Meanwhile, all the regular bloggers that I follow are, for one reason or another, going on cleanses, giving up sugar, running marathons. And you want to tell me God does not speak directly to us?!?
So, for all sorts of reasons, health and fitness have been on my mind. And every time I try to get up the gumption to do something about it, I feel overwhelmed, and I fall right back to my normal routine, which, as you know, has been a beautiful thing for me for the past 16 months. But, still, even though I had taken no action, I really have been thinking about it, praying about it, and trying to get quiet and listen for the answer.
This weekend, something new came to me. I have no idea if it is the answer, or just a load of crap, but any action is better than the total inaction of the past few months.
I realized that part of what overwhelmed me about trying to get myself “in shape” was the magnitude of the task. I mean, I have probably 6 or 7 major things that I should change, immediately if not sooner, to live a healthy lifestyle. But every time I thought of taking on this task, it tired me out just thinking about, plus that whiney little voice in my head saying, “oh great, yet another thing we need to give up!” It was just easier to think about it “later.”
So this weekend, it occurred to me: perhaps this all-or-nothing thinking might possibly be the stumbling block? Perhaps just taking one or two of the 6 or 7, focus on them, and see how I feel, might be the starting point. And, while I’m at it, I can address the whiney little voice by doing this… take 1 or 2 items that don’t require me to “give up” something; rather, take 1 or 2 items on the list that just have me add something in, and see how it goes.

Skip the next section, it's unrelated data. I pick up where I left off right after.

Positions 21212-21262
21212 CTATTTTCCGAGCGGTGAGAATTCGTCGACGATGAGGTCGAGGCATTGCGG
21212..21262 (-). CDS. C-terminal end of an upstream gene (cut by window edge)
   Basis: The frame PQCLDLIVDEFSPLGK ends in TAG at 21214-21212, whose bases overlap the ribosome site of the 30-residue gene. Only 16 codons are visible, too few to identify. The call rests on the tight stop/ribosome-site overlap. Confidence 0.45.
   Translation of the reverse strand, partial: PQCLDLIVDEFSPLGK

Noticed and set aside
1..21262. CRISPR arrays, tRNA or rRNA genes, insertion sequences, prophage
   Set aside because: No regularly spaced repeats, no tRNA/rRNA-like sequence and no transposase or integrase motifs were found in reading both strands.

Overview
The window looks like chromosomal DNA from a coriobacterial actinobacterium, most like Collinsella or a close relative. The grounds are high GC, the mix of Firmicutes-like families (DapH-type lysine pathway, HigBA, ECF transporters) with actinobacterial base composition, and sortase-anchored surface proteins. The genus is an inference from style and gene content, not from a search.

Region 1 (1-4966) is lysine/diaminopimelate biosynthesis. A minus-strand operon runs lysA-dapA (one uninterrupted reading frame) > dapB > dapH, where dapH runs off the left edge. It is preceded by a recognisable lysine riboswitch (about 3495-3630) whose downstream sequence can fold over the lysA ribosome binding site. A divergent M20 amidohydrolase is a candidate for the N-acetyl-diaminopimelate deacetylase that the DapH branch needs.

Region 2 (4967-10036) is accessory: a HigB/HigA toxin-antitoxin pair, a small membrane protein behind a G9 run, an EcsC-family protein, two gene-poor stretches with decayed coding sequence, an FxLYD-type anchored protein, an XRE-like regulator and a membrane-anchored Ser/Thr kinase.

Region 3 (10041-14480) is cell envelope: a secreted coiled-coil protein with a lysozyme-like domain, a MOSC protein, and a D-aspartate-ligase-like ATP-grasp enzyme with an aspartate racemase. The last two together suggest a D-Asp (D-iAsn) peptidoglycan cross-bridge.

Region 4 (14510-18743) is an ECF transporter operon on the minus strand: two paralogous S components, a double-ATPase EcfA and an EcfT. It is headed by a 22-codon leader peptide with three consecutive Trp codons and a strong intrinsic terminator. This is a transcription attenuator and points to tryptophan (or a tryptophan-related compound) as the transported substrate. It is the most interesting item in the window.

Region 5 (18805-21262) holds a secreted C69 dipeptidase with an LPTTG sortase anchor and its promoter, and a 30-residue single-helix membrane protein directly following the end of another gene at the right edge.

And, of course, because there are no coincidences, Christy over at Running on Sober, right at the same time I am formulating this plan, asked me to join her in a new fitness regime, which I gratefully accepted.
So, like I said, no idea if this will work or if it is just another lame-ass attempt on my part that will fall by the wayside in a few hours/days/weeks. I hope not, but my track record is not good in this department. I do know this: since the idea came, and Christy asked, I have been to the gym every day (oh, and, for the record, the second item is to drink more water).
Sorry for the long-winded post. Interestingly, this is the first time in a long time that I have to actually stop myself from writing more. I could honestly go on for a lot longer with this thought process, which tells me that I have been putting this idea off for far too long (and should warn readers that this is not the last you will read on the subject). Wish me luck!
Summoning the courage to write about a sensitive topic… my normal way of thinking would have me achieve a goal before announcing my intention, so I am scared to reverse the order, but it’s time to try something new!